Friday, 26 July 2013


Not necessarily for long

'Oftsted' is England's feared and rigid school inspection system. From its position at the top of the state-educational muckheap it is immune to all criticism. Except of course its own.

Apparently its top category for rating schools – 'outstanding' – has not been properly awarded in its latest super-duper whizz-ding system.. Upon reinspection over a hundred schools had had this rating withdrawn, and are now merely 'good' which is not, I gather, considered good enough.

What will this be doing to some people's house prices! How mortifying, to buyers, if one has just exchanged contracts! Is there work here for m'learned friends?

Schools awarded 'outstanding' most recently can rest secure upon their laurels, until something changes.

By the way, the word 'outstanding' in the title of this posting refers to the name chose for the top the rating category, not of course to Ofsted itself for which 'egregious' might be a better choice.


Harrison, A., (2013) Dozens of 'outstanding' schools downgraded, BBC News, 26 July


  1. Two quotes from the BBC piece:

    "there should be a close link between Ofsted's overall effectiveness judgement and the quality of teaching.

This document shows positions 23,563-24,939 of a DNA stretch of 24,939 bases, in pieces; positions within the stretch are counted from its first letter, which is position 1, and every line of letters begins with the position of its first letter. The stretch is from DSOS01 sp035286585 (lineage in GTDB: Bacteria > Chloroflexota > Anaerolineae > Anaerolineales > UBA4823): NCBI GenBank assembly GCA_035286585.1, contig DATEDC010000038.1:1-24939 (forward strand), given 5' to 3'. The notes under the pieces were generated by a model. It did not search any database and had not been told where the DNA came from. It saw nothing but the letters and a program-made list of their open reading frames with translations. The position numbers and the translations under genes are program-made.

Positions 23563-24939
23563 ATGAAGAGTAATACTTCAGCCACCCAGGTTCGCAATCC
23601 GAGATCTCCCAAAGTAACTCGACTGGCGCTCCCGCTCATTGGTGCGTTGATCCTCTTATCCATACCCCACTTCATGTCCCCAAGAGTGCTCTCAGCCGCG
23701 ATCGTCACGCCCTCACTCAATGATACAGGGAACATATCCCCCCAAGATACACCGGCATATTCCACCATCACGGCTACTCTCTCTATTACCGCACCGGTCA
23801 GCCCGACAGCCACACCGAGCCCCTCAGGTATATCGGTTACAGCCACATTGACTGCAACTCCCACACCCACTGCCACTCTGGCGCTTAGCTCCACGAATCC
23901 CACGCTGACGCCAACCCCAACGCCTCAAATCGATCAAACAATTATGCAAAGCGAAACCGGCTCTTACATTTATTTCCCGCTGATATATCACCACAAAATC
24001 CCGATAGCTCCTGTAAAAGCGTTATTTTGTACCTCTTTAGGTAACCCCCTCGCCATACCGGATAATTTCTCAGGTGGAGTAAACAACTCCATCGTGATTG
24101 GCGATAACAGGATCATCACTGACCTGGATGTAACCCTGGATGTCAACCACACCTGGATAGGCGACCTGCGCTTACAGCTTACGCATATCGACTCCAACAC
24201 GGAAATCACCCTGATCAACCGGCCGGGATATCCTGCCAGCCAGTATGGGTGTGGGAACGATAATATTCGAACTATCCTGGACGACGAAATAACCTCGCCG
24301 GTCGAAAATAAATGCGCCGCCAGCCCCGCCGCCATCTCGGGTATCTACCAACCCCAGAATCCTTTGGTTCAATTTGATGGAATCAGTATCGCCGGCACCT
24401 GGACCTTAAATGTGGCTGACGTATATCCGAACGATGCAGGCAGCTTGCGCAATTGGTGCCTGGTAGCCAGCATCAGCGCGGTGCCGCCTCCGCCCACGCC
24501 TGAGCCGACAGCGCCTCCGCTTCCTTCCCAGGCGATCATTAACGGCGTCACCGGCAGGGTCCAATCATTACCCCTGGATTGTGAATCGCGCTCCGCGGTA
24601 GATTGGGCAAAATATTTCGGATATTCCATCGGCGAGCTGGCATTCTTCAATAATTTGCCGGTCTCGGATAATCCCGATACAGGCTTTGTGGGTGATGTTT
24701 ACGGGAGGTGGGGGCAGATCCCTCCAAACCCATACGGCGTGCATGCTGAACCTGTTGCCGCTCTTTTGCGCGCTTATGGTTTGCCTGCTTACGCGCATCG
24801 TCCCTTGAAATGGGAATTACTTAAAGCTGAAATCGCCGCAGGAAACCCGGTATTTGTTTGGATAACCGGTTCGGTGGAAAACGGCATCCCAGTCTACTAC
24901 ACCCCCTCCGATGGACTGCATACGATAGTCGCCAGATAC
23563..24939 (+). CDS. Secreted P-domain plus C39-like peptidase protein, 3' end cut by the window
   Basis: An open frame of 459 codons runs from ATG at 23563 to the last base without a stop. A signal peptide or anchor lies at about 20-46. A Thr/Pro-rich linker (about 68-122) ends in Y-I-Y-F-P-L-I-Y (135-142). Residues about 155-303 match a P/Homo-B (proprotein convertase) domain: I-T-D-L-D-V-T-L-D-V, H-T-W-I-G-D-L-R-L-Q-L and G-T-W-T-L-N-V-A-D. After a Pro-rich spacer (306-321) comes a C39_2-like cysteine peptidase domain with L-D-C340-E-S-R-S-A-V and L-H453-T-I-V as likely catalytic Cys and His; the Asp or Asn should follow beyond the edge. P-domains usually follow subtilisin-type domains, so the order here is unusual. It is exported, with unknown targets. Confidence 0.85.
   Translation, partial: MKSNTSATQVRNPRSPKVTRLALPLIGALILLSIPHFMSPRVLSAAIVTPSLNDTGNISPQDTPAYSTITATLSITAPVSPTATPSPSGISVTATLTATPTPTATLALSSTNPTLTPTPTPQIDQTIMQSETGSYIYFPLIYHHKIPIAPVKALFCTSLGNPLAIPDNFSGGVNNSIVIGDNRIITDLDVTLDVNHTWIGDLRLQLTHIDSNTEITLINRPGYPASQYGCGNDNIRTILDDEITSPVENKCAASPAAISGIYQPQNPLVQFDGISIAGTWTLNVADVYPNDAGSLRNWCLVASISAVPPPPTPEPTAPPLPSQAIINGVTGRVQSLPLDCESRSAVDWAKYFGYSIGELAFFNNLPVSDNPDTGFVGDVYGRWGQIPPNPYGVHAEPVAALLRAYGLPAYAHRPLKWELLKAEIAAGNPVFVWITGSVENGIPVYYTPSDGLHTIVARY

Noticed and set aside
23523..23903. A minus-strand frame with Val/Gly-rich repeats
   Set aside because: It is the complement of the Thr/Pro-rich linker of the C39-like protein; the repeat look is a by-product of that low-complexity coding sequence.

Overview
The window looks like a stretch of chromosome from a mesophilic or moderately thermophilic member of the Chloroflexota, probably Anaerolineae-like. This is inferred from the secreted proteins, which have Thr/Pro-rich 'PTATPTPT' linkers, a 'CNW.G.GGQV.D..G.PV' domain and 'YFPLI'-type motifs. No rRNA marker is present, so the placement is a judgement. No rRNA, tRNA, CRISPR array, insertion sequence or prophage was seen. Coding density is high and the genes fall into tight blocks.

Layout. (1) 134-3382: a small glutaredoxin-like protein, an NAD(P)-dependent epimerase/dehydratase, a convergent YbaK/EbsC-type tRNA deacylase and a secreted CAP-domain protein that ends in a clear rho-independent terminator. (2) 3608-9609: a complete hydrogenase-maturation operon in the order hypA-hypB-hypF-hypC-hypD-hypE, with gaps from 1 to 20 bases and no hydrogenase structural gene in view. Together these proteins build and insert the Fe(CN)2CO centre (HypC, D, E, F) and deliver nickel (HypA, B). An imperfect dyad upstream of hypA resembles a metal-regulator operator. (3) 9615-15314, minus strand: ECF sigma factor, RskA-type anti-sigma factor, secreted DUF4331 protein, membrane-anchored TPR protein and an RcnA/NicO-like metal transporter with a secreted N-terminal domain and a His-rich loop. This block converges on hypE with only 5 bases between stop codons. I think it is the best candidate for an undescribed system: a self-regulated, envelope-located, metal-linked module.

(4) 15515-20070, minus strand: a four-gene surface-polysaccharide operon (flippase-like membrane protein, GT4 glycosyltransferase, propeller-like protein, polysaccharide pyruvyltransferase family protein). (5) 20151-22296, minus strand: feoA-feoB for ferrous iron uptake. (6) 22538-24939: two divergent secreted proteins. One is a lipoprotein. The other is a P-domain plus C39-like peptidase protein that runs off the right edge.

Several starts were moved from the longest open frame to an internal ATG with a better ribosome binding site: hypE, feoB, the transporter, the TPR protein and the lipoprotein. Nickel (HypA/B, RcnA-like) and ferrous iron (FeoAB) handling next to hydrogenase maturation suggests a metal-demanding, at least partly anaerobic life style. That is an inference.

"It makes sense that outstanding schools should have outstanding teaching - parents expect that."

    Given that schools need an inspectorate (the National Union of Teachers is campaigning for Ofsted to be got rid of, for instance) then it seems late in the day but welcome that the Chief Inspector has decided to put teaching and learning (provided anyone knows what these are) at the top of the inspection priorities.

    It's also somewhat surprising to read that of about 4,400 schools rated previously as "Outstanding", some 1,100 did so without being 'outstanding' at teaching!

    So it looks as if the 100 already downgraded may yet be followed by a fair few more.

  2. Oh dear, Norman, would it not be pleasant to live in a society the institutions of which were respected, even liked, instead of one in which the default position is so generally suspicion, derision or even fear.

    Ah. Trumpton, Camberwick Green, mocked in your time, where are you now? Is there nowhere honey still for tea?

    Not I suspect in any institution set up by recent governments, perhaps especially those acronymised to begin with the ghastly Of-suffix.

    What about the banks? The wider corporate sector? And I wonder about how much of the voluntary is now infected by the new order?